Some general rules associated with most dog parks, which make pretty good common sense, are:

  • Dogs must be at least four months old
  • No more than two dogs per human visitor
  • No food allowed in the dog park
  • Owners must clean up after their pets

Research dog parks in and around your area! Many have websites that offer photos, rules, facts, and so on. Most dog parks are open from sun-up to sundown to accommodate those who want to take their dogs before work, during the day, or after work. There’s an old saying that, “A tired dog is a good dog.” Giving your dog the opportunity to get some exercise and run off some of that energy might make you both happier at the end of the day.


This article was brought to you by Tina Smith of pet-super-store.com, where you can find great deals on pet stairs and pet doors. It was embellished and edited a bit by the editors here at PETSblogs.
Photo Credit on Wikipedia Commons

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About Author

Devoted pet owner and now, devoted pet editor, Judi spent her time working in traditional offices, keeping the books and the day-to-day operations organized. Taking her dog to work every day for over a decade never seemed odd. Neither did having an office cat. She knows what it's like to train a new puppy and she's experienced the heartache of losing beloved companions.

6 Comments

  1. Hi there:

    Dog parks are getting to be a popular item being added to towns now. It gives not only the dogs to interact with other dogs but pet owners as well. People of the same interests and keeps your dog socialized with other dogs but also the idea is where maybe non dog owners will not have to worry about those poop and scoop people who do not do the scoop end. Those non dog owners will not have to worry about stepping in it.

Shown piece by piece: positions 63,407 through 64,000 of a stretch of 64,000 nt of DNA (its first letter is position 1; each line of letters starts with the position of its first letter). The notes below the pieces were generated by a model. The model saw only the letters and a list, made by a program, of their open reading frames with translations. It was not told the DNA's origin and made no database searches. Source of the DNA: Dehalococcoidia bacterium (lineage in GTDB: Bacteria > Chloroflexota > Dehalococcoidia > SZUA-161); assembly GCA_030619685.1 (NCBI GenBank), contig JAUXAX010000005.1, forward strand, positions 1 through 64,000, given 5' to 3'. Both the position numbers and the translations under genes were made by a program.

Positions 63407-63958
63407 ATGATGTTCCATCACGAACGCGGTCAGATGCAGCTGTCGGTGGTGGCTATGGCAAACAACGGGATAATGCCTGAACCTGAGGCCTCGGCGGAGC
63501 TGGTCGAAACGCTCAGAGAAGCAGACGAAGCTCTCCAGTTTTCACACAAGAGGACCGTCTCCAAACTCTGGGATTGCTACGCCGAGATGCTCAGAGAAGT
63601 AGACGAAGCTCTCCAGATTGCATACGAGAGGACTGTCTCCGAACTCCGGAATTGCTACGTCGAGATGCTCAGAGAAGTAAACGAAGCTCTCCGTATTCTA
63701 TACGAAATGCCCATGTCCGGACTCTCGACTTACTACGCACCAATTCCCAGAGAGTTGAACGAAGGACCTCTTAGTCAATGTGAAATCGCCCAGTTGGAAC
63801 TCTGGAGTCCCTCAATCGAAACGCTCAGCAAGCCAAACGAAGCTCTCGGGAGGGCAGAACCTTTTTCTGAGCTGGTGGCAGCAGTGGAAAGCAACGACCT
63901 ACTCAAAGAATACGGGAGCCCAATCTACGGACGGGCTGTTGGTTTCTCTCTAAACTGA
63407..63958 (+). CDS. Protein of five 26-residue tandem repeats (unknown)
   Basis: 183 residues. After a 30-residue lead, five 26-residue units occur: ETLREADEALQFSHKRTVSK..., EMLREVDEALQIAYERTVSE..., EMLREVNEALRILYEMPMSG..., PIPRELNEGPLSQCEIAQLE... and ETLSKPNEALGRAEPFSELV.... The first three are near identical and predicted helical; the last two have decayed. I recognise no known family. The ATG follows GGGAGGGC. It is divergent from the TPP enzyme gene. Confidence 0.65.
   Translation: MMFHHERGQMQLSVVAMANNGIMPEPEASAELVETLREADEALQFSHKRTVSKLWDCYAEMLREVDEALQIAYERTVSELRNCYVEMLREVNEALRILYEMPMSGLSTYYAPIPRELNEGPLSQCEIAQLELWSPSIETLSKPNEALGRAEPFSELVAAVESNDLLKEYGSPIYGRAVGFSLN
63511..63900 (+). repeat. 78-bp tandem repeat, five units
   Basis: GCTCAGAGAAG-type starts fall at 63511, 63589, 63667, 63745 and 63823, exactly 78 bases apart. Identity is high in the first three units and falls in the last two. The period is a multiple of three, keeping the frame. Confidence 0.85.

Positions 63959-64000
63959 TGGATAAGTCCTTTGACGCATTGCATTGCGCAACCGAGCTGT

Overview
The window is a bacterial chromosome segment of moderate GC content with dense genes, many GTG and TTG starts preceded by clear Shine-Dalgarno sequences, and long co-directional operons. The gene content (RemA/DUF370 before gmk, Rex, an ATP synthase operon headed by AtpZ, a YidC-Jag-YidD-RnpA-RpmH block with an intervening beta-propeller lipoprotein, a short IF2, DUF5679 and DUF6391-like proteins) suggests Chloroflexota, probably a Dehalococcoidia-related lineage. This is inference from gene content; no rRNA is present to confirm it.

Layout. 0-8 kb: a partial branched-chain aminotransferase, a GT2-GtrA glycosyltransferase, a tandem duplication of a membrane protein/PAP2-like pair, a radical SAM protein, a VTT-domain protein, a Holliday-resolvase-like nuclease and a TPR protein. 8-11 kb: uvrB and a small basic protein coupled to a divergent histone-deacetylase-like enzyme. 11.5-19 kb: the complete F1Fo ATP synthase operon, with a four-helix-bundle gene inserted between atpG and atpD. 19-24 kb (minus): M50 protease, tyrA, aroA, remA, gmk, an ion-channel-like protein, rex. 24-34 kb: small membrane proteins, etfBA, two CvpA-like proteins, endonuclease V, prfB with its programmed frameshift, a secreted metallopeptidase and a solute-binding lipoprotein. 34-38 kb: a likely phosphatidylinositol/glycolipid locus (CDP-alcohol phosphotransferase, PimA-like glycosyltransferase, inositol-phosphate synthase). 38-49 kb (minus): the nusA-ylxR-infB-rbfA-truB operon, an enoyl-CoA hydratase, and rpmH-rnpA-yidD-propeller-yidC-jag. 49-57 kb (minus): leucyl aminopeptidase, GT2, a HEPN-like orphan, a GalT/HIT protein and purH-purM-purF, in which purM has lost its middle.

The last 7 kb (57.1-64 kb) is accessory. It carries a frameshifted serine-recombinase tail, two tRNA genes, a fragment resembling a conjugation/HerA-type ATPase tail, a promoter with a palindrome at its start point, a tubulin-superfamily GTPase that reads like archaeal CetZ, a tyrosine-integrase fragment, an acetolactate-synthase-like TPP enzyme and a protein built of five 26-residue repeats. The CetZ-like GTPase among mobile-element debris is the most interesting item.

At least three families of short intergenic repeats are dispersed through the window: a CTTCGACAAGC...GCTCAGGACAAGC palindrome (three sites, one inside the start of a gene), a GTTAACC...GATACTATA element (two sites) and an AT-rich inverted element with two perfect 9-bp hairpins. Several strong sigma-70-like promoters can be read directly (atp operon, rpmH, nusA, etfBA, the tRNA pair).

These are all ideas situated with the dog park where you dog can finally get to run free off a lease to enjoy themselves and not worry about those non dog owners.

    Abbylane
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  2. Dog parks are a great idea, though I grew up in a rural community and didn’t even hear of such a thing until I moved to the city! My dog growing up never would have been able to tolerate being around that many dogs since he had little exposure to other dogs; I think it’s great that dogs can express their “pack instinct” by having companions at the dog park.
    .-= Celia´s last blog ..Recipe: Super Simple Chunky Peanut Dog Treats =-.

  3. Dogs love dog parks too. It’s about the smells you see.

    All of those dogs leaving their mark on every tree and bush – so much to explore!

  4. Turn Your Pet Into A Well Behaved Family Member on

    Dog parks are great for people who want to let their dogs socialize while they socialize with other dog owners. Plus, most parks have safety regulations to make sure the human and canine visitors have a safe and happy time.